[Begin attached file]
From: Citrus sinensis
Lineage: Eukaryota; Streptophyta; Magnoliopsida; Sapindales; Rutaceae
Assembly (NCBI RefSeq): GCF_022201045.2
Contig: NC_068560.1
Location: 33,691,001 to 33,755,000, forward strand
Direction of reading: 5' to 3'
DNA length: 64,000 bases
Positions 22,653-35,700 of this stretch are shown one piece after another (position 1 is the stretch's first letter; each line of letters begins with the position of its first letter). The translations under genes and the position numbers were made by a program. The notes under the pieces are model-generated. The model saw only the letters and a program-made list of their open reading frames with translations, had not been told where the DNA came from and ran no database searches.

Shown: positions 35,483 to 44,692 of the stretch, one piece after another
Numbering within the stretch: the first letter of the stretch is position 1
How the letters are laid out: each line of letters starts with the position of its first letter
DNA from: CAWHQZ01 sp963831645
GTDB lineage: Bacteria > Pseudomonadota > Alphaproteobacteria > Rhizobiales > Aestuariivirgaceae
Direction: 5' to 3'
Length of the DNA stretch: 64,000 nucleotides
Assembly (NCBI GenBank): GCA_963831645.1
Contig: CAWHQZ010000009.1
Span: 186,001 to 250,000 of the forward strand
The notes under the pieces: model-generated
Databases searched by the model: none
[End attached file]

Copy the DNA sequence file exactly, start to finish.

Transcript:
From: Citrus sinensis
Lineage: Eukaryota; Streptophyta; Magnoliopsida; Sapindales; Rutaceae
Assembly (NCBI RefSeq): GCF_022201045.2
Contig: NC_068560.1
Location: 33,691,001 to 33,755,000, forward strand
Direction of reading: 5' to 3'
DNA length: 64,000 bases
Positions 22,653-35,700 of this stretch are shown one piece after another (position 1 is the stretch's first letter; each line of letters begins with the position of its first letter). The translations under genes and the position numbers were made by a program. The notes under the pieces are model-generated. The model saw only the letters and a program-made list of their open reading frames with translations, had not been told where the DNA came from and ran no database searches.

Shown: positions 35,483 to 44,692 of the stretch, one piece after another
Numbering within the stretch: the first letter of the stretch is position 1
How the letters are laid out: each line of letters starts with the position of its first letter
DNA from: CAWHQZ01 sp963831645
GTDB lineage: Bacteria > Pseudomonadota > Alphaproteobacteria > Rhizobiales > Aestuariivirgaceae
Direction: 5' to 3'
Length of the DNA stretch: 64,000 nucleotides
Assembly (NCBI GenBank): GCA_963831645.1
Contig: CAWHQZ010000009.1
Span: 186,001 to 250,000 of the forward strand
The notes under the pieces: model-generated
Databases searched by the model: none